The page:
Senator Murray Negotiates Wins To Make College Affordable and Accessible to More Students

(Washington, D.C.) – Senator Patty Murray (D-WA), the top Democrat on the Senate education committee, negotiated wins in a bipartisan, bicameral higher education proposal that will be included in the must-pass year end spending bill to make college more affordable and accessible to more students. Senator Murray successfully fought to significantly expand who is eligible for financial aid, remove barriers students face in accessing financial aid, provide financial relief for Historically Black Colleges and Universities (HBCUs), and better support working students, working families, students with low-incomes, and student parents—all of which Senator Murray has long fought for. Each year, an additional 555,000 students will be newly eligible for the Pell Grant, and 1.7 million more grant recipients will be newly eligible for the maximum Pell Grant, as a result of this legislation.

Specifically, Senator Murray secured policies that restore Pell Grant eligibility for incarcerated individuals, students who have been defrauded, and students with drug-related offenses; significantly expand who is eligible to receive Pell Grants and the maximum award; simplify the Free Application for Federal Student Aid (FAFSA); make the financial aid process easier to navigate for students experiencing homelessness and students formerly in foster care; forgive outstanding debts of HBCUs that received loans under the federal HBCU Capital Financing Loan Program; increase support for working students and families by reducing the “work penalty” threshold for financial aid; and takes steps to ensure students with low-incomes and student parents can access programs that support their basic needs.

“Every single person in this country should be able to access and afford a quality higher education—and today we move substantially closer to that goal. For too long, students who are incarcerated, students who have been defrauded by for-profit colleges, and students who have drug-related offenses have been blocked from receiving federal aid. But now, I’m incredibly pleased that these students will finally be able to access aid and begin and continue their education. And as the pandemic and economic recession has made it even more difficult for students to afford and continue college, I’m proud we have taken important strides to make our financial aid process work better—especially for students experiencing homelessness, students formerly in foster care, and working families,” said Senator Murray.

“These are important steps forward, but there’s still a lot of work to be done. I’ll keep fighting to build on this progress and make higher education more affordable, accessible, accountable, and safer for all students,” continued Senator Murray.

The bipartisan, bicameral proposal takes language from Senator Murray’s Pell Grant Preservation and Expansion Act and the Higher Education Access and Success for Homeless and Foster Youth Act, and builds on her longtime efforts to support HBCUs, tribal colleges, and minority-serving institutions, and her efforts to support students with low-incomes and student parents in order to:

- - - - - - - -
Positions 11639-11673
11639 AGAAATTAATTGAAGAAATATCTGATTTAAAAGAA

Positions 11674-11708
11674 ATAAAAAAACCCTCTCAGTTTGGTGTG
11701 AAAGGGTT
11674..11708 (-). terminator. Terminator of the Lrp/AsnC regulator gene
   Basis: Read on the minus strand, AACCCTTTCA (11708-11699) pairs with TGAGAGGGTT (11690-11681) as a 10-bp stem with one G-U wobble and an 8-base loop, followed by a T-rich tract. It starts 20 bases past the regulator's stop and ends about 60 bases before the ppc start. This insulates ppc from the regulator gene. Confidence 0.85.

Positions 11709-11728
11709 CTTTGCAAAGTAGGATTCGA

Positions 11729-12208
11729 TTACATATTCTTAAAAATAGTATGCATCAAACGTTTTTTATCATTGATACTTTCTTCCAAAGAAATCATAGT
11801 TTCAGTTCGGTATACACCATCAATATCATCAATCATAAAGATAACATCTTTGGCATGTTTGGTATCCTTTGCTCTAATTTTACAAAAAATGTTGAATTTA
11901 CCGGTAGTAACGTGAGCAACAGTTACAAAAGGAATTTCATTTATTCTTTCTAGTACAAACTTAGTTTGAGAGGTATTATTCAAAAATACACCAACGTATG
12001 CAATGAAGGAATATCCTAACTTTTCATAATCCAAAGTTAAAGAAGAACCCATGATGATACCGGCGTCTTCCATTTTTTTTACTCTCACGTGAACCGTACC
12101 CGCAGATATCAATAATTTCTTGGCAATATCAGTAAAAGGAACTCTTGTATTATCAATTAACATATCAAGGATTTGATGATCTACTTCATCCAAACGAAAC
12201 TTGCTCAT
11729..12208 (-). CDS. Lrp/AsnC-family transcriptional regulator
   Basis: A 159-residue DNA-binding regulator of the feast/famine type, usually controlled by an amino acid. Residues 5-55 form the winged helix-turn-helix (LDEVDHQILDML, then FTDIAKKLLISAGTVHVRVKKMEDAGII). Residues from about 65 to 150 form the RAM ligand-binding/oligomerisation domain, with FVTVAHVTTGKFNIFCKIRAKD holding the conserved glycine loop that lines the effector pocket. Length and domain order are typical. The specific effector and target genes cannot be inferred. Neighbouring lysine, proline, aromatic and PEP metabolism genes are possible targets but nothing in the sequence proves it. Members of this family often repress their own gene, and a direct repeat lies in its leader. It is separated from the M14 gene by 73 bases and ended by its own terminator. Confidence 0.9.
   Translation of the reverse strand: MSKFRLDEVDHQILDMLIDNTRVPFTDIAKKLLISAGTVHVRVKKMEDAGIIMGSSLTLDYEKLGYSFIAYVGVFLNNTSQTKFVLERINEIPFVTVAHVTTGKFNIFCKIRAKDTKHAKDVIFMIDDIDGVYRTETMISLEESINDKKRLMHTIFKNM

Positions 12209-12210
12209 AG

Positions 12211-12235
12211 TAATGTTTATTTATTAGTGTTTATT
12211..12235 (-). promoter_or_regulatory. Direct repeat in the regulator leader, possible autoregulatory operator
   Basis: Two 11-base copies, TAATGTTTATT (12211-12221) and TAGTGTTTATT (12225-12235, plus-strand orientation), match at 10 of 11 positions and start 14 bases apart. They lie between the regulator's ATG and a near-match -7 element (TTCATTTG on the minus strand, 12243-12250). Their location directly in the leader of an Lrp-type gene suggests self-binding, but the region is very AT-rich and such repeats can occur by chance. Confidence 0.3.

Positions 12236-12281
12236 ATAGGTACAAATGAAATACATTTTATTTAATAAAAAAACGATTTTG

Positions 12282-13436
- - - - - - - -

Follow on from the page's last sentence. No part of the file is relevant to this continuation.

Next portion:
• Restore Pell grant eligibility for incarcerated individuals, by removing a counterproductive prohibition that has encouraged recidivism and limits incarcerated individuals’ ability to support themselves and their families upon release. Especially important during this pandemic, investing in post-secondary education for incarcerated individuals has also been shown to improve conditions inside prisons;
  • Restore Pell Grant eligibility for defrauded students, by resetting the clock on a student’s eligibility if they are defrauded by predatory for-profit colleges and successfully receive a borrower defense discharge; and
  • Restore Pell Grant eligibility for students with drug-related offenses, by repealing a 1998 prohibition on federal financial aid for college students convicted of a drug offense, which disproportionately disqualifies students of color and students with low incomes from receiving aid.
  • Expand eligibility for the maximum Pell Grant award, by ensuring that all families who make under 175 percent, and single parents who make under 225 percent, of the federal poverty level will receivea maximum Pell Grant.
  • Increase support for working students and families, by reducing the “work penalty” that many students face when working to support themselves and pay for the rising costs of college. The legislation enacts a 35 percent increase for working students and 20 percent increase for families to the income protection allowance (IPA), shielding more of their income from reducing their financial aid.
  • Make critical investments in our nation’s HBCUs, by forgiving the debt HBCUs have received to finance capital infrastructure projects and allowing HBCUs to redirect that spending on educating their students.
  • Support students with low-incomes and student parents, by requiring the Secretary of Education to notify students of their eligibility of programs that support students’ basic needs, including housing and food security and access to child care.
  • Remove barriers to financial aid for students experiencing homelessness and students formerly in foster care, by easing the application and determination process for becoming eligible for aid.